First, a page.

The ACLU has written the City Council of Providence and Mayor Jorge Elorza calling for the rejection of Jo-Ann Ryan’s exclusionary zoning provision.
The zoning, as proposed, would limit students to three-to-a-house occupancy in Zones 1 and 1A of Providence’s zoning code. Affecting areas with large single-family homes, many of the buildings in question can house far more than three people. Exclusionary zoning has major downsides for equity, and is also a big problem for transit, biking, and other non-single-occupancy-driving modes of transportation.
The proposal passed its first test last week when City Council voted 10-3 for the provision. Zoning provisions must pass twice, and either have veto proof majorities or gain the support of the mayor, to become law. Knocking just one vote off the victory margin would allow a mayoral veto, though the prospects of such a veto are unclear.
As of this weekend, a tweeted email reply from Elorza representative Evan England suggested that the Mayor Elorza’s administration was leaning towards support of the provision, though the language was vague enough to leave the administration open to changing its position (Hat-tip, Patrick Anderson, Projo).
The ACLU joins critics of the zoning provision, which have included the three “no” voters on City Council, Transport Providence, Greater City Providence, and Eco Rhode Island News.
In the letter to the Council, ACLU of Rhode Island executive director Steven Brown stated that, “The ordinance’s undue stigmatization of Providence’s students is contrary to the City’s reputation as a robust host to the local colleges and universities. The focus on this one criterion is unfair and extremely unlikely to help resolve any of the legitimate concerns prompting calls for action in the first place.”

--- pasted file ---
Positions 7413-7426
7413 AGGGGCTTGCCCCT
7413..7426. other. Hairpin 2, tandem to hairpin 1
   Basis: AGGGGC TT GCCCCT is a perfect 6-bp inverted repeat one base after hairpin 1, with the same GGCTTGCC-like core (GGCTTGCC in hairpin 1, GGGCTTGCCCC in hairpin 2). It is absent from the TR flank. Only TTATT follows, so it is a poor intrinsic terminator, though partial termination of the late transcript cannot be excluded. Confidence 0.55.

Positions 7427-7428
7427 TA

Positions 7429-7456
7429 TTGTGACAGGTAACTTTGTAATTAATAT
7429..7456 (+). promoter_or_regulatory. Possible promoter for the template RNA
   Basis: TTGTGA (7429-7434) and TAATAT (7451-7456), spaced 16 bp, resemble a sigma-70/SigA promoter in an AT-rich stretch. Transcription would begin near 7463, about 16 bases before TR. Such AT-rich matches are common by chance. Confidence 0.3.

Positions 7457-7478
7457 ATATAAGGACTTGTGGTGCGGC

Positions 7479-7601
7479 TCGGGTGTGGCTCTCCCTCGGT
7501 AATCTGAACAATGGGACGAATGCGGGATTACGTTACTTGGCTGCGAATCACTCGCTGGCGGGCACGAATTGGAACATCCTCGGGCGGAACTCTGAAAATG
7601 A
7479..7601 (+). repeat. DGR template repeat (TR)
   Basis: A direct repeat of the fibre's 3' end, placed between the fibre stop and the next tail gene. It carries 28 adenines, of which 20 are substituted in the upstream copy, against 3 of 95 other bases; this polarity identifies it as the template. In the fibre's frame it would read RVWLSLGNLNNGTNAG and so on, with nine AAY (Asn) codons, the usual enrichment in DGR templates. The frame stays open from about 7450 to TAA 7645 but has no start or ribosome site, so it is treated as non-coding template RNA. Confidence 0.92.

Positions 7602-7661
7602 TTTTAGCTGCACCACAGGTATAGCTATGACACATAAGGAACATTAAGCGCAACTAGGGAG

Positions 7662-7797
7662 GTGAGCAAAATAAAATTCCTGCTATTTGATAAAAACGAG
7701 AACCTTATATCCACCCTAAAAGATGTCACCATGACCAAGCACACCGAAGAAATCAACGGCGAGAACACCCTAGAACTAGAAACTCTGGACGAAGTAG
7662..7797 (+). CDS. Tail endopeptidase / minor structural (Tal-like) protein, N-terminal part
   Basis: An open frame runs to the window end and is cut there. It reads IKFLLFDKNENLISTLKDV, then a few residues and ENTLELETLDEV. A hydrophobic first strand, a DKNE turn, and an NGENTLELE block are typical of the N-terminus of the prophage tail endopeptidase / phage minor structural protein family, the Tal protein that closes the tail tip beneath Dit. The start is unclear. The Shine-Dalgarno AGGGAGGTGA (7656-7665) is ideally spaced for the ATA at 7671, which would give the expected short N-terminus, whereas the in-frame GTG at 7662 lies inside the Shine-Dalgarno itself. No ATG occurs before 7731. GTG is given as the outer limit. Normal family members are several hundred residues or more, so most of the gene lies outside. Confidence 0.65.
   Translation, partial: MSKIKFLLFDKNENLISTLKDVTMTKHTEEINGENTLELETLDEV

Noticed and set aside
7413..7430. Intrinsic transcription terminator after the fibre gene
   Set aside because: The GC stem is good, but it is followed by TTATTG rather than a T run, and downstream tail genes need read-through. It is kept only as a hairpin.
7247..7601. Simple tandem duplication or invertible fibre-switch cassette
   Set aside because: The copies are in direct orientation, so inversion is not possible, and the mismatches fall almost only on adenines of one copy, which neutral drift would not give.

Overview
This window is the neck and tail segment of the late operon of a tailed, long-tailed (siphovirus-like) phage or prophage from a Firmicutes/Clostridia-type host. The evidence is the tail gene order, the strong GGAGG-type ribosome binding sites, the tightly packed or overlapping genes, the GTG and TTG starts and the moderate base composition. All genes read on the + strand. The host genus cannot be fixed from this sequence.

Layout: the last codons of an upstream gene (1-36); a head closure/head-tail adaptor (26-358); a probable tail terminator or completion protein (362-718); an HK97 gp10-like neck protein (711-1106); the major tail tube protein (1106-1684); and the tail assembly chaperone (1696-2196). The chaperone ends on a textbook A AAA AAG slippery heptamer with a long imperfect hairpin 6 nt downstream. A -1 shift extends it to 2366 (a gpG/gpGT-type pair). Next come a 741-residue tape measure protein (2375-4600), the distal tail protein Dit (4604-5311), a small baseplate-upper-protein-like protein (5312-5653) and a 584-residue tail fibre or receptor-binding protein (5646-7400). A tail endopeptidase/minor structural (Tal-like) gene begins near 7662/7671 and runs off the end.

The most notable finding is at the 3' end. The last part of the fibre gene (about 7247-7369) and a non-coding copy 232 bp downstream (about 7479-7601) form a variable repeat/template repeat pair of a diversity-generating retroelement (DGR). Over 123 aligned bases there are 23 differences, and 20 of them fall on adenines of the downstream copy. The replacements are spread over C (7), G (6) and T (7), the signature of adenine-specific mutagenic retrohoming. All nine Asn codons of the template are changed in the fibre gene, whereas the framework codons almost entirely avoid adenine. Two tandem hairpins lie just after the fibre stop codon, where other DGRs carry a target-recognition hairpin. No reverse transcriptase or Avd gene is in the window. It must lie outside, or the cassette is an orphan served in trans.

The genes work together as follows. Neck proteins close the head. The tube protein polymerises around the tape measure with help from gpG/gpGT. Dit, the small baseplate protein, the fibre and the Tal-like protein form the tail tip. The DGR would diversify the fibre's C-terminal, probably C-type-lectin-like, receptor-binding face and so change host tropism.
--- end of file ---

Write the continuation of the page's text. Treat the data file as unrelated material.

The letter cites rejection by Rhode Island courts of similar laws, citing a 1994 Narragansett zoning provision that attempted to keep non-related persons from cohabitating (This answers a question I had had–a reader pointed out that Providence indeed also has such a law, preventing more than three unrelated persons from living together, and wondering whether the zoning law was ever enforced. It must be left over from before such provisions were struck down in the courts). Quoting the judge who rejected the provision, the ACLU letter shows how arbitrary many zoning provisions truly are:
“It is a strange—and unconstitutional—ordinance indeed that would permit the Hatfields and the McCoys to live in a residential zone while barring four scholars from the University of Rhode Island from sharing an apartment on the same street.”
The City Council is scheduled to vote on second passage of this ordinance at its meeting this Thursday, September 17.
A full copy of the RI ACLU’s letter is here.
If you haven’t contacted your city councilperson and the mayor, contacts for both along with voting records are in the original RI Future profile on this issue, here.